His question got me thinking about what type of statements would ramp up my enthusiasm. I realized that at this point, I am seeking more than policy statements such as “lower taxes,” “immigration reform,” or “responsible and transparent government” because those promises are too vague and have been offered and broken too frequently.

I am really looking for a commitment to bold measures, counterpoints to the bold measures the Democrats have put in place since the last Presidential election. I crave the assurance that starting at the end of January I will actually see stark and tangible differences; a bloodless revolution, if you will.
In 1994, Newt Gingrich’s Contract for America captured the imagination and crystallized the dreams of so many Americans. As the Republicans drifted from these principles, they lost the trust of those who had voted for them. But the idea of articulating principles was a good one.

I do think that if the Republicans ran on a bold platform that expressed trust in Americans rather than a “we the ruling class knows what is best for you” philosophy they would find voters willing to follow them. Wouldn’t that be a better strategy than just hoping voters run away from their political opponents?

Here are three of my suggestions:

1) One idea; one vote. There should be no unrelated pieces of legislation tacked onto bills.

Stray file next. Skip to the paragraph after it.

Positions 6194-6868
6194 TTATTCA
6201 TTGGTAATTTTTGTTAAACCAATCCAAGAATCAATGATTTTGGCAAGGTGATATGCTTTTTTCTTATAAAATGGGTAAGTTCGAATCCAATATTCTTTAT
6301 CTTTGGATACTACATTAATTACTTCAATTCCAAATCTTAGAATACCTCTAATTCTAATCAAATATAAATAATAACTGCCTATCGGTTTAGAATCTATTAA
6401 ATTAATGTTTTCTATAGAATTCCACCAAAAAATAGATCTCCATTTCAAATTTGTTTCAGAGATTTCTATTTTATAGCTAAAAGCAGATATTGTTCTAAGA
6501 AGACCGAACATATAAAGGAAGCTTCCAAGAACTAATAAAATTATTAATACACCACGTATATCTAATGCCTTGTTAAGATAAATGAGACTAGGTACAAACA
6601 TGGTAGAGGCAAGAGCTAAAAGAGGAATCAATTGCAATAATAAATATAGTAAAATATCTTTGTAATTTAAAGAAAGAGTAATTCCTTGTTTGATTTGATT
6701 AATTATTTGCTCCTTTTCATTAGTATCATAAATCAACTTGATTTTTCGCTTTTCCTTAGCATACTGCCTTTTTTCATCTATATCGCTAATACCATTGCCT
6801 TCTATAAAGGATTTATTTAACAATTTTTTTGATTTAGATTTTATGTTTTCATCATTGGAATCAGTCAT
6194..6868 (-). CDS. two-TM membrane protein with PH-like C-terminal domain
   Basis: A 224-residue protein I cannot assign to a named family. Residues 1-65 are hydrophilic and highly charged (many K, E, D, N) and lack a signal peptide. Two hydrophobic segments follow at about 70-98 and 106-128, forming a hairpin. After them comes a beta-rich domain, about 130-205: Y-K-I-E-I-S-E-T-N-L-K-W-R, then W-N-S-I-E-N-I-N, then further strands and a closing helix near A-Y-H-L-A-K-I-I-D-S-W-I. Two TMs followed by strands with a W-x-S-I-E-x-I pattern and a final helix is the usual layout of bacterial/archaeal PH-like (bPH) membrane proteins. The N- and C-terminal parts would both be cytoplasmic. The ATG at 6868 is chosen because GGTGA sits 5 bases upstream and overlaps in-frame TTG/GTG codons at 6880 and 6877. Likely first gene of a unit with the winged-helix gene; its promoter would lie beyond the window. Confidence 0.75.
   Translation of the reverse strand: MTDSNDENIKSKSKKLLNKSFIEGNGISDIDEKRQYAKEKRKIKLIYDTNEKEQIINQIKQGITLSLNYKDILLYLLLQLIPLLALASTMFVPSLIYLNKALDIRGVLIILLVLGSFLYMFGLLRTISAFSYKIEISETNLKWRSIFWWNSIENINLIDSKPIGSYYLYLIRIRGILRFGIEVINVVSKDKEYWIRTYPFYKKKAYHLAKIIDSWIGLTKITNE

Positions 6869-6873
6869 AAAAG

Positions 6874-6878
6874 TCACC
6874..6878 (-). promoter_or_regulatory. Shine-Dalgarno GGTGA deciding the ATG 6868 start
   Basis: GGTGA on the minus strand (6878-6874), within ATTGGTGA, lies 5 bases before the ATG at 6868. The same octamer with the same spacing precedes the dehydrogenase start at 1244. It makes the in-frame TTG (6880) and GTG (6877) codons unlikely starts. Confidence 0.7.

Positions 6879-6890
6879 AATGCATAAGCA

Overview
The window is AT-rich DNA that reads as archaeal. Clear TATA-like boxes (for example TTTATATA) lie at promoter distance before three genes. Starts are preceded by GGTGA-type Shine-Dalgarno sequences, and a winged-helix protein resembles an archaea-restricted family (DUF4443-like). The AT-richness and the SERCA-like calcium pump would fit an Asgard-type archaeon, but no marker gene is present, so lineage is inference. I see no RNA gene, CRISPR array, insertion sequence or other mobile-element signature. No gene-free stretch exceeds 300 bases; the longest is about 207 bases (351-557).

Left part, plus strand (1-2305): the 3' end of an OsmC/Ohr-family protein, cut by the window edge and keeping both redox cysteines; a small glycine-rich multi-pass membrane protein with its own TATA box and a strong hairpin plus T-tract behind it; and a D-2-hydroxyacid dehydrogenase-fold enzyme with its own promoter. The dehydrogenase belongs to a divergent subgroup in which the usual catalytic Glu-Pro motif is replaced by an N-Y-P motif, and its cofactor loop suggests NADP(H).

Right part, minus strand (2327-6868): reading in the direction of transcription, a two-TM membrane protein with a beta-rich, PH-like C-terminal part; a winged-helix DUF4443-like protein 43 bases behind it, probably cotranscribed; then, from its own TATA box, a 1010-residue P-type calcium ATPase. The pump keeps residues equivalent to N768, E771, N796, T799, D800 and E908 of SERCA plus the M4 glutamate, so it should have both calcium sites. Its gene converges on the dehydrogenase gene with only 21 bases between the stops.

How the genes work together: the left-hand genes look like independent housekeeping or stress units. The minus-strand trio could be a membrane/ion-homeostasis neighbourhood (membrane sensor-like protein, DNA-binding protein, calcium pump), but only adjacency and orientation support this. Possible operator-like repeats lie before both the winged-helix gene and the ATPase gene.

2) Each and every piece of legislation should have as part of it a concrete cost and achievement goal for every twelve month period following its enactment into law. If either the budget goes too high or the results don’t match the pledge, the legislation would need to be voted on again at the end of that period.

3) Any representative or legislator who cannot pass a detailed test on all the contents of a piece of legislation cannot vote on the legislation.
And as a bonus added measure I would love to see two more suggestions floated:

1) Congress should meet in Washington for two weeks every other month while working most of the time from their home states and districts. With modern technology there is no reason for our elected officials to be removed from constituents so that they come to value and align with their fellow politicians rather than those who voted them into office.

2) All legislation must apply equally to all elected and appointed officials. No more passing laws while exempting Congress from the effects of that law.

Drastic measures? Yes, and there are probably many better ideas. But wouldn’t the debate on these types of suggestions be worthwhile? At the moment I see some innovative individuals scattered around a Republican Party that is moribund and directionless. Although the Democratic Party’s ideas are proving disastrous on a daily basis, fervently held bad ideas win out over nothingness each and every time.